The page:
Steel beams and engineered wood beams are two common types of structural components that bear the weight of floors or columns. The most common types are I-beams, which have a thin centre section sandwiched on both ends by wider flanges.
Steel beams are manufactured via hot-rolled, cold-rolled or extruded processes to result in a strong, one-piece structure. A newer type, called a lightweight structural-steel beam, is manufactured through a cold-formed process that combines the strength of traditional beams with the workability of engineered wood beams.
These beams are composed of traditional wood and a composite laminated material that makes the engineered structure lighter and stronger than an all-wood structure. They are engineered to maximise wood's natural strength, and have the ability to support floors without warping or squeaking.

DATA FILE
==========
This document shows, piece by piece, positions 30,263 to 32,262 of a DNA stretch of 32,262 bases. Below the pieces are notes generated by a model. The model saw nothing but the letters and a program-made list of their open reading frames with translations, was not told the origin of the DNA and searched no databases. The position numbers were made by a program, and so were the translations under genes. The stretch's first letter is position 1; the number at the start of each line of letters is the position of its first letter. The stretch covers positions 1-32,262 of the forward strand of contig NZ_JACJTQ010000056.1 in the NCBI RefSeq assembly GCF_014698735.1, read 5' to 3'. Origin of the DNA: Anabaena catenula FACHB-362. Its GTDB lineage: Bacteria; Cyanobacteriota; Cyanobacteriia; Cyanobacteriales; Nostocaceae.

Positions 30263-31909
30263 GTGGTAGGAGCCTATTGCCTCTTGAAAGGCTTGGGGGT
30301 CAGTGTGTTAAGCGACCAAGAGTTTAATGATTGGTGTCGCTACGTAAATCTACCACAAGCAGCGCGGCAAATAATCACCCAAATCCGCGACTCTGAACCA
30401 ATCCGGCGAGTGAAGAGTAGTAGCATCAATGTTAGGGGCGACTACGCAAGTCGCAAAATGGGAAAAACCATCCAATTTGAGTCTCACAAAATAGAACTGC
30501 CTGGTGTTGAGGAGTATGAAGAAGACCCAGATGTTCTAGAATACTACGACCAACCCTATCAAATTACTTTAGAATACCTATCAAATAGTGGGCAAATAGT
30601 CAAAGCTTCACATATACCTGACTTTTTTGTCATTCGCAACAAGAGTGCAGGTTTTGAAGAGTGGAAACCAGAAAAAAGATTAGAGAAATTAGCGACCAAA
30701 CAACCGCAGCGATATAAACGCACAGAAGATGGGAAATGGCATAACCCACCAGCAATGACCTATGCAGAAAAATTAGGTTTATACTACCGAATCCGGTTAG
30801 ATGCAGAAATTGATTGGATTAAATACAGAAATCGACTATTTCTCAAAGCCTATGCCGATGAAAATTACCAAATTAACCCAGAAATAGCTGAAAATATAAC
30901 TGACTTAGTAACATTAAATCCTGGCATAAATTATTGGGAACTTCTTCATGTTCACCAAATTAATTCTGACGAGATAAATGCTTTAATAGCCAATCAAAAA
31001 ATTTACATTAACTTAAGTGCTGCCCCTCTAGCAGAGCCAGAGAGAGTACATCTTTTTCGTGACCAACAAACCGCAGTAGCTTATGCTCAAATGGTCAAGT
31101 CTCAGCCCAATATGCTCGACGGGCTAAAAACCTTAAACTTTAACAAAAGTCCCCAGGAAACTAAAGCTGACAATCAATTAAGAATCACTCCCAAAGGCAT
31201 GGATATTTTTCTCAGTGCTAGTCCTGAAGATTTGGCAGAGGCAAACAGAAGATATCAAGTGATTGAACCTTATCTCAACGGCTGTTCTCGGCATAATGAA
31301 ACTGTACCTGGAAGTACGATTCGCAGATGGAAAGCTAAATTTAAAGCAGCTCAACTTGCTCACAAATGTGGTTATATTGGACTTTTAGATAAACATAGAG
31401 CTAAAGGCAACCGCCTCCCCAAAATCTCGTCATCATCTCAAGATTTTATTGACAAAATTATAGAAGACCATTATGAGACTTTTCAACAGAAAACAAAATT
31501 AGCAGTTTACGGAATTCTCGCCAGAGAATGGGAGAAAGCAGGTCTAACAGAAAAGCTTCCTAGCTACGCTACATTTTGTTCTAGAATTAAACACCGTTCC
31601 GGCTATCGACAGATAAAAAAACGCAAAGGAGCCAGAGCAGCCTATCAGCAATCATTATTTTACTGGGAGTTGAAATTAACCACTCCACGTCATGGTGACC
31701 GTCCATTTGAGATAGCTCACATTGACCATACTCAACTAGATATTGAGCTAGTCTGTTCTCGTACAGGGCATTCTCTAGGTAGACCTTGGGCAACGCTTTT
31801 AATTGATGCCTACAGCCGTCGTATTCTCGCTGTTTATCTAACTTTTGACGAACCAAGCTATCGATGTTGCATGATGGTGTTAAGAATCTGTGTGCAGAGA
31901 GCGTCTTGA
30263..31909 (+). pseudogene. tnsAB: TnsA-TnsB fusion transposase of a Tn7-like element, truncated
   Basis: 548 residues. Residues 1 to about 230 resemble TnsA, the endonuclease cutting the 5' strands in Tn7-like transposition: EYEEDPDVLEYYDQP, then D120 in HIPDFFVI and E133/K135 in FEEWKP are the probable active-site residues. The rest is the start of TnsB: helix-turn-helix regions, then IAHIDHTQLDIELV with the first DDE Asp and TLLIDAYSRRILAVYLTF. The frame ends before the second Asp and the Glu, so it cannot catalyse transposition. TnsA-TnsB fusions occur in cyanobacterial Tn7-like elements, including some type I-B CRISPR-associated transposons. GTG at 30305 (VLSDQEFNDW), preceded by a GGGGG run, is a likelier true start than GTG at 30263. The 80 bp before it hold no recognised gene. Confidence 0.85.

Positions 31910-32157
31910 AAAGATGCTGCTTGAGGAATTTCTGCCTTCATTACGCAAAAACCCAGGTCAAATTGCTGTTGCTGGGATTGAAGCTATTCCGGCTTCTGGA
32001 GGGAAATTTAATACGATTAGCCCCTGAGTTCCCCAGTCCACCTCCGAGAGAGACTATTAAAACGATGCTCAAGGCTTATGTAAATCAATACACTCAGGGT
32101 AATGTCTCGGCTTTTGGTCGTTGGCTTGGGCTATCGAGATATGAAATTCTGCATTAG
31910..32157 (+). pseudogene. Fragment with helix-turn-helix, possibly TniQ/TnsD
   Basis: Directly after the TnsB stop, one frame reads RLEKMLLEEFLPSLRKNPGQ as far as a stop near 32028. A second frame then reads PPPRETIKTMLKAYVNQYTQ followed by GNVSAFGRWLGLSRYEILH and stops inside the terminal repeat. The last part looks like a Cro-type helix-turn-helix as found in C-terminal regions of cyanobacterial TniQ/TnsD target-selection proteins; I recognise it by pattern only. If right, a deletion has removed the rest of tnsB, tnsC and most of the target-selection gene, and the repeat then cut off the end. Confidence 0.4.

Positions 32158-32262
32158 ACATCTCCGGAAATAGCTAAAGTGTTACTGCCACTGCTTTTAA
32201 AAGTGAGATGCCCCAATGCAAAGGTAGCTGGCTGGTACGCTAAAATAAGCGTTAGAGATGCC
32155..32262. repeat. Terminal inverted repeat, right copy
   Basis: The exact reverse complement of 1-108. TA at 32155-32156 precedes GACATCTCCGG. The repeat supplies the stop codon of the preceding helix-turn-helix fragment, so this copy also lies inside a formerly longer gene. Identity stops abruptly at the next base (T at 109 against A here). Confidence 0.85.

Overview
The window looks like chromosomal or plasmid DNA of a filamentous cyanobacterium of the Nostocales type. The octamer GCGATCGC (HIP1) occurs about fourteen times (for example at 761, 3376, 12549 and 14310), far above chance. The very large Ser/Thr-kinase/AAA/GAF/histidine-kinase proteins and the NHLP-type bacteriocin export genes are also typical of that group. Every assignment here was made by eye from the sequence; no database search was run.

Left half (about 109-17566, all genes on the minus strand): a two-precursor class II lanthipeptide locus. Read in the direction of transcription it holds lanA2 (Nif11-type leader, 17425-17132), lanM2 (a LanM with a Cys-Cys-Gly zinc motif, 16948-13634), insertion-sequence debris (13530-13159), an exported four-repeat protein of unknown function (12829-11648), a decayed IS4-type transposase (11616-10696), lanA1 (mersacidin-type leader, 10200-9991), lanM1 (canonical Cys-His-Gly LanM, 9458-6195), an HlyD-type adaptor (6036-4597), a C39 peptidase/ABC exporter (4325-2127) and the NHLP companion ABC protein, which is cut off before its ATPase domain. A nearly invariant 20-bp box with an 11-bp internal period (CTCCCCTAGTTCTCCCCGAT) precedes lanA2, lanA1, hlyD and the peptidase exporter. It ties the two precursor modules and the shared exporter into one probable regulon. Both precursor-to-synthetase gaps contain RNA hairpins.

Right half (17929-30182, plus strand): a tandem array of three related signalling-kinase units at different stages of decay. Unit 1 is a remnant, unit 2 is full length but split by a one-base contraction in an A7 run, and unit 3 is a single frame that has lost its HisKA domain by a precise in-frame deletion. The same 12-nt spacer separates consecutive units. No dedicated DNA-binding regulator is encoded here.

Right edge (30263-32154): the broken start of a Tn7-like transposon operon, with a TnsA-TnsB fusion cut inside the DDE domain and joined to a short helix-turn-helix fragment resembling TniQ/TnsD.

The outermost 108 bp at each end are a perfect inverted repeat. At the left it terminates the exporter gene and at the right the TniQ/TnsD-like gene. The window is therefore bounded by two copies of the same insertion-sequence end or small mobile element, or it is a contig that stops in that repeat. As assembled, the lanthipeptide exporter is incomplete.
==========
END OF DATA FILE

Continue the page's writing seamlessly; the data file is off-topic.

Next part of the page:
Steel handles heavier loads at longer distances and with less depth than wood. It is much heavier, however, making it inappropriate for custom applications. The newer lightweight steel beams can support the same capacity as hot-rolled steel, but are 40 per cent lighter and can be worked in the same way as engineered wood.